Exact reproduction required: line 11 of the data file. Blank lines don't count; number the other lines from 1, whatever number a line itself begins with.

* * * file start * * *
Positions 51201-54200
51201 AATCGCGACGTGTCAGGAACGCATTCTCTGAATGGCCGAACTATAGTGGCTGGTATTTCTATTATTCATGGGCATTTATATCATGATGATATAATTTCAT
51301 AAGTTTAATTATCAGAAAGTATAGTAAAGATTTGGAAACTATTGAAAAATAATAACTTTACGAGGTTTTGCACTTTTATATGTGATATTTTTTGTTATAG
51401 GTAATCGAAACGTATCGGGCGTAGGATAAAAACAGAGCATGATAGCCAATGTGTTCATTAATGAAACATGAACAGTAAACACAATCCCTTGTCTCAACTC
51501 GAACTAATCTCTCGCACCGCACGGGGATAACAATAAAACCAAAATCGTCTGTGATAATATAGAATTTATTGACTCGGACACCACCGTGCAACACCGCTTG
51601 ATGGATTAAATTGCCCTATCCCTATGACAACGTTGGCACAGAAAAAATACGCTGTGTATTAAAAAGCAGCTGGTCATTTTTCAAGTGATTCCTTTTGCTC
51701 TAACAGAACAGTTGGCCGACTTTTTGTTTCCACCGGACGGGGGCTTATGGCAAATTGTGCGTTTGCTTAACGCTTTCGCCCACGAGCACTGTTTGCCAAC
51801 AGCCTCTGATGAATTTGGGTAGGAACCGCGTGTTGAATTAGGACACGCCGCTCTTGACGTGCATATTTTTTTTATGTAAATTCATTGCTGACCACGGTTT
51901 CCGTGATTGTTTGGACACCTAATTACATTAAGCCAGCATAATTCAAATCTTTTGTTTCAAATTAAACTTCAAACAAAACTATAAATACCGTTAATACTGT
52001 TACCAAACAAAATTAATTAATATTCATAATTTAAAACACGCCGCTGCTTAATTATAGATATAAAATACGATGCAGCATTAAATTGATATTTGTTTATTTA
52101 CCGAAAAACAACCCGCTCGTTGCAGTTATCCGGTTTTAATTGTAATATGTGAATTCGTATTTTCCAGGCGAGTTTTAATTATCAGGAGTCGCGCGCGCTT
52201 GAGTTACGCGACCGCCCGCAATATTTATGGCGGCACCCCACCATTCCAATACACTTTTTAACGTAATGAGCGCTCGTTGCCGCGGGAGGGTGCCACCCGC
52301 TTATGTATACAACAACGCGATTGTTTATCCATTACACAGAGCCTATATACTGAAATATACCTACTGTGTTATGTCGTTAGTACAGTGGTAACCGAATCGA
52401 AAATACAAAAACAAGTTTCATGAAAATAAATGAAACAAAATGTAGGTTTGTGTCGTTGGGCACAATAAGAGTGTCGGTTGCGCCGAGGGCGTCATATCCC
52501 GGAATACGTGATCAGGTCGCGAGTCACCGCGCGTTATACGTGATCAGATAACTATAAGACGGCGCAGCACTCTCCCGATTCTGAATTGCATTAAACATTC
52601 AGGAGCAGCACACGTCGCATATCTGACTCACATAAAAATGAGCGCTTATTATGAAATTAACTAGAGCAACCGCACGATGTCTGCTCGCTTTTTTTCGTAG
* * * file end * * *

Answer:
52101 CCGAAAAACAACCCGCTCGTTGCAGTTATCCGGTTTTAATTGTAATATGTGAATTCGTATTTTCCAGGCGAGTTTTAATTATCAGGAGTCGCGCGCGCTT